Thromb Res. 2021 Sep 22;207:116-122. doi: 10.1016/j.thromres.2021.09.002. Online ahead of print.
OBJECTIVE: Obesity is a risk factor for developing venous thromboembolism (VTE). Optimal dosage of enoxaparin has not been established in the obese population. We aimed to study clinical outcomes and complications with enoxaparin in obese patients.
METHODS: A retrospective, single centre observational study of obese patients treated with enoxaparin for VTE (n = 47) using a body mass index (BMI)-stratified dosing, thromboprophylaxis (n = 46), and non-obese controls (n = 20) was performed. Anti-Xa was used to measure enoxaparin efficacy.
RESULTS: Patients with a median BMI of 36.3 kg/m2 (range 30-52.7) with a median weight of 136 kg (range 68-240) received therapeutic enoxaparin at median 120 mg BID (range 60-200). A median targeted anti-Xa level of 0.79 (95% CI 0.72-1.03) IU/mL was achieved in 58% of patients. Dose reduction, or increase was needed in 25%, and 16% patients respectively. Mild or major haemorrhage, or VTE occurred in 10%, 2% and 2% patients respectively. Patients with a median weight of 160 kg (range 130-245) received thromboprophylaxis with 40 mg BID enoxaparin. Targeted median anti-Xa of 0.22 IU/mL (95% CI 0.19-0.24) was achieved in 59% patients. Mild haemorrhage was seen in 2%, while none developed major haemorrhage or VTE. Control patients who received enoxaparin 40 mg daily did not develop VTE; 5% had minor bleeding events.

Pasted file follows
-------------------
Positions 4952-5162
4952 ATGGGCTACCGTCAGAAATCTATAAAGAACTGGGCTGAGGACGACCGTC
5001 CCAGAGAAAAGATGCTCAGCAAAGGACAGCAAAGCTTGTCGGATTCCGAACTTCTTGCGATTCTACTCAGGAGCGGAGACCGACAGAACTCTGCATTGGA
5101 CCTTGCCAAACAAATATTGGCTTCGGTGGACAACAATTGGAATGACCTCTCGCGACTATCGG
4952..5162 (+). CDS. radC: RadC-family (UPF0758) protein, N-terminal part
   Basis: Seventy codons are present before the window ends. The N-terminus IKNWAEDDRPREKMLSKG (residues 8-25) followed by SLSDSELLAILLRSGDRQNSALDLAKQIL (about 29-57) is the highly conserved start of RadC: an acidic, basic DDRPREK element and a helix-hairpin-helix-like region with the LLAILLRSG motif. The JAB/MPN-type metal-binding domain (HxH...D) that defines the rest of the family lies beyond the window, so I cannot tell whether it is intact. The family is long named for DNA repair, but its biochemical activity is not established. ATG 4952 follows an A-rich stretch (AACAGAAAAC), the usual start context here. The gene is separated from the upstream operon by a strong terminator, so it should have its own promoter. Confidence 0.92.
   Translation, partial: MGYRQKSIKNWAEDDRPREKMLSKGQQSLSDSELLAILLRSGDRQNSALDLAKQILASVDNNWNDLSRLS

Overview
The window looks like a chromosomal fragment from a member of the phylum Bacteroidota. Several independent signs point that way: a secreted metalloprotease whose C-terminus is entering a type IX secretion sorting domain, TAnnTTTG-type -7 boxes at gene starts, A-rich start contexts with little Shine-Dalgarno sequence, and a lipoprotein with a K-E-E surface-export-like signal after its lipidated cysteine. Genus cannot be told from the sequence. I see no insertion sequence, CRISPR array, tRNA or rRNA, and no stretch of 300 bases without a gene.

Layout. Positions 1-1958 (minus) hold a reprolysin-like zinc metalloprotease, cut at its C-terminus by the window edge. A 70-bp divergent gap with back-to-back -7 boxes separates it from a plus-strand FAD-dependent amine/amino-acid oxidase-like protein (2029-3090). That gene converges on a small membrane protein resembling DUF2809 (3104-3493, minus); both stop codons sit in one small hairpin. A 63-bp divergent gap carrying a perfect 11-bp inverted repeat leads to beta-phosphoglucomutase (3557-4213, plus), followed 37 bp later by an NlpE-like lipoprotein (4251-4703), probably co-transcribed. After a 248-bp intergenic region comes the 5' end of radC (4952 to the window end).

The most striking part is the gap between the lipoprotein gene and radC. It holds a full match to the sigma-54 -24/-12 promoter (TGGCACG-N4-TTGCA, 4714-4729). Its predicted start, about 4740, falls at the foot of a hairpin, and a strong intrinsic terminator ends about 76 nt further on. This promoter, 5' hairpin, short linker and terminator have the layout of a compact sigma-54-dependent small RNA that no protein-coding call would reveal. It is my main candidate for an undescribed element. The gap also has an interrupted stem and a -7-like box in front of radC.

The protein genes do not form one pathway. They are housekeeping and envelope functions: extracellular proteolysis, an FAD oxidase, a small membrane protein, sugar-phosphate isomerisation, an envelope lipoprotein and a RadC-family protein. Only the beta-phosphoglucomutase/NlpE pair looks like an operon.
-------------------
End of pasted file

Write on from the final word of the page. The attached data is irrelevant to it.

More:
CONCLUSIONS: BMI-stratified therapeutic enoxaparin dosing regimen is safe and effective therapy in obese patients. Fixed dosing without monitoring may not be appropriate. Thromboprophylaxis with 40 mg BID in obese patients was efficacious in preventing VTE without excess bleeding compared to control patients.